When we meet David he is not a happy person.  He is impulsive and has a history of making poor choices – as evidenced by the deal he makes with Death.  He gets 200 days of life during which he can create anything he wants, but that’s it.  The ways David choses to spend that time are both funny and still sad and I loved watching all of it play out across his face.  I didn’t quite like David in the beginning.  He’s feeling really sorry for himself and he had a few too many rules for his life-but I loved the growth that happened in these pages and my heart hurt a bit to finish this book.

Maybe the dialogue was a bit melodramatic at times, but in the context of the story and David’s time running out I can totally forgive that.   I expected to be entertained by The Sculptor, I did not expect to be moved in the end.  I found the ending so beautiful and hopeful despite my sadness that it was over.

If you want to know more Holly tells me that Scott McCloud was just on the Nerdette podcast so check that out if you’re a podcast person! (I’m still on episode 2 of Serial which will take me 18 months to finish personally)

Thank you First Second for this advance copy in exchange for an honest opinion!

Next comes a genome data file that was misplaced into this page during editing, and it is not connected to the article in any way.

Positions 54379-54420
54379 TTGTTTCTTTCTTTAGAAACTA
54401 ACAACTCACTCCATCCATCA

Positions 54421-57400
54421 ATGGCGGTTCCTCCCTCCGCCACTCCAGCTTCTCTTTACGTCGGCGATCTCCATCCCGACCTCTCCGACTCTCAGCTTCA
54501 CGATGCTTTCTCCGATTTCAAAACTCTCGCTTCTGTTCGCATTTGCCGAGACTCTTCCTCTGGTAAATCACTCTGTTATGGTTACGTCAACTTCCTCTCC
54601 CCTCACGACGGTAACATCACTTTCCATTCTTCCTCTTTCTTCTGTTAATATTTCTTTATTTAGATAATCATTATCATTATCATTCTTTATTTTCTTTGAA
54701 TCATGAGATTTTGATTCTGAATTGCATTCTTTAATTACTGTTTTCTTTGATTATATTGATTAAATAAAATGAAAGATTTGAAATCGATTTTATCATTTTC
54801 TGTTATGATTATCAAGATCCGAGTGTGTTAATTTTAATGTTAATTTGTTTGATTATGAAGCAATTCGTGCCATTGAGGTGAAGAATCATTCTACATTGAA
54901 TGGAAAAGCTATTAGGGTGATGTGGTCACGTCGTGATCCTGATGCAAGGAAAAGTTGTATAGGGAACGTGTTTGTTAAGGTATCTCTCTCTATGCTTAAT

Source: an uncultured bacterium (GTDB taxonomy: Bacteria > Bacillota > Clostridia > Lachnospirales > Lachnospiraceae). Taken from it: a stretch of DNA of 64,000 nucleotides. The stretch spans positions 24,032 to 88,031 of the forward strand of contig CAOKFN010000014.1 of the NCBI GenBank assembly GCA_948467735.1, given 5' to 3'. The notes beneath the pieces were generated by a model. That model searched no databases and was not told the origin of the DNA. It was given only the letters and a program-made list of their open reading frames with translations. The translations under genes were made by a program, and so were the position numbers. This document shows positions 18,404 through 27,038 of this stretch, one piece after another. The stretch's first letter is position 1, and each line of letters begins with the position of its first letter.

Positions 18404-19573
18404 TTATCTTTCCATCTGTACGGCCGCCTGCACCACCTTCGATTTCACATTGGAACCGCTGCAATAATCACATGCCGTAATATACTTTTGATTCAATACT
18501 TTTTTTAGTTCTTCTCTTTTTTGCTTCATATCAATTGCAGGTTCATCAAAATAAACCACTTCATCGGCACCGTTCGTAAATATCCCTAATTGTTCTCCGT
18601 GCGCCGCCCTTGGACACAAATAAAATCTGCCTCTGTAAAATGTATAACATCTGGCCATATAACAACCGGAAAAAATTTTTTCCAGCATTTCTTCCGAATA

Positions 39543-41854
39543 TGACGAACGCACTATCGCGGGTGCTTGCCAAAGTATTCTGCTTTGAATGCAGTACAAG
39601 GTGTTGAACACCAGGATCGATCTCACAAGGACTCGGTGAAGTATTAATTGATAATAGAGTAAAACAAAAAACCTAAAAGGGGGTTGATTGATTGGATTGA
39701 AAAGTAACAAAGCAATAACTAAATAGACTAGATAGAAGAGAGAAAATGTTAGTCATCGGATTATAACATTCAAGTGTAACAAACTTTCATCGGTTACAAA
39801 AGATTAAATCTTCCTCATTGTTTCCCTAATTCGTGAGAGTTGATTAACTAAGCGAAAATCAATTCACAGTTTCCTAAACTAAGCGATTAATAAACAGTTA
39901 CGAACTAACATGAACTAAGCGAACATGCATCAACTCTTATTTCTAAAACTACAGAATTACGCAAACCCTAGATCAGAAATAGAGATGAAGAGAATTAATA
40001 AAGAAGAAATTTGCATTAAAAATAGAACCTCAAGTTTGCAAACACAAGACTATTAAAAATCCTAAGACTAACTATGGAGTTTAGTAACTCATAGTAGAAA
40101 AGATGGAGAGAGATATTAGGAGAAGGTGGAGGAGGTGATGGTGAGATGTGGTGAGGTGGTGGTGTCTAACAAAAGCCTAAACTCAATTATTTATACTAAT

If this sends me down the graphic novel rabbit hole any recommendations of what to try next?

Review: Prayers for the Stolen

Prayers for the Stolen, Jennifer Clement


Published November 4th 2014 by Hogarth

Paperback, 240 pages

Source: Blogging for Books


From Goodreads…

Ladydi Garcia Martínez is fierce, funny and smart. She was born into a world where being a girl is a dangerous thing. In the mountains of Guerrero, Mexico, women must fend for themselves, as their men have left to seek opportunities elsewhere. Here in the shadow of the drug war, bodies turn up on the outskirts of the village to be taken back to the earth by scorpions and snakes. School is held sporadically, when a volunteer can be coerced away from the big city for a semester. In Guerrero the drug lords are kings, and mothers disguise their daughters as sons, or when that fails they “make them ugly” – cropping their hair, blackening their teeth- anything to protect them from the rapacious grasp of the cartels. And when the black SUVs roll through town, Ladydi and her friends burrow into holes in their backyards like animals, tucked safely out of sight.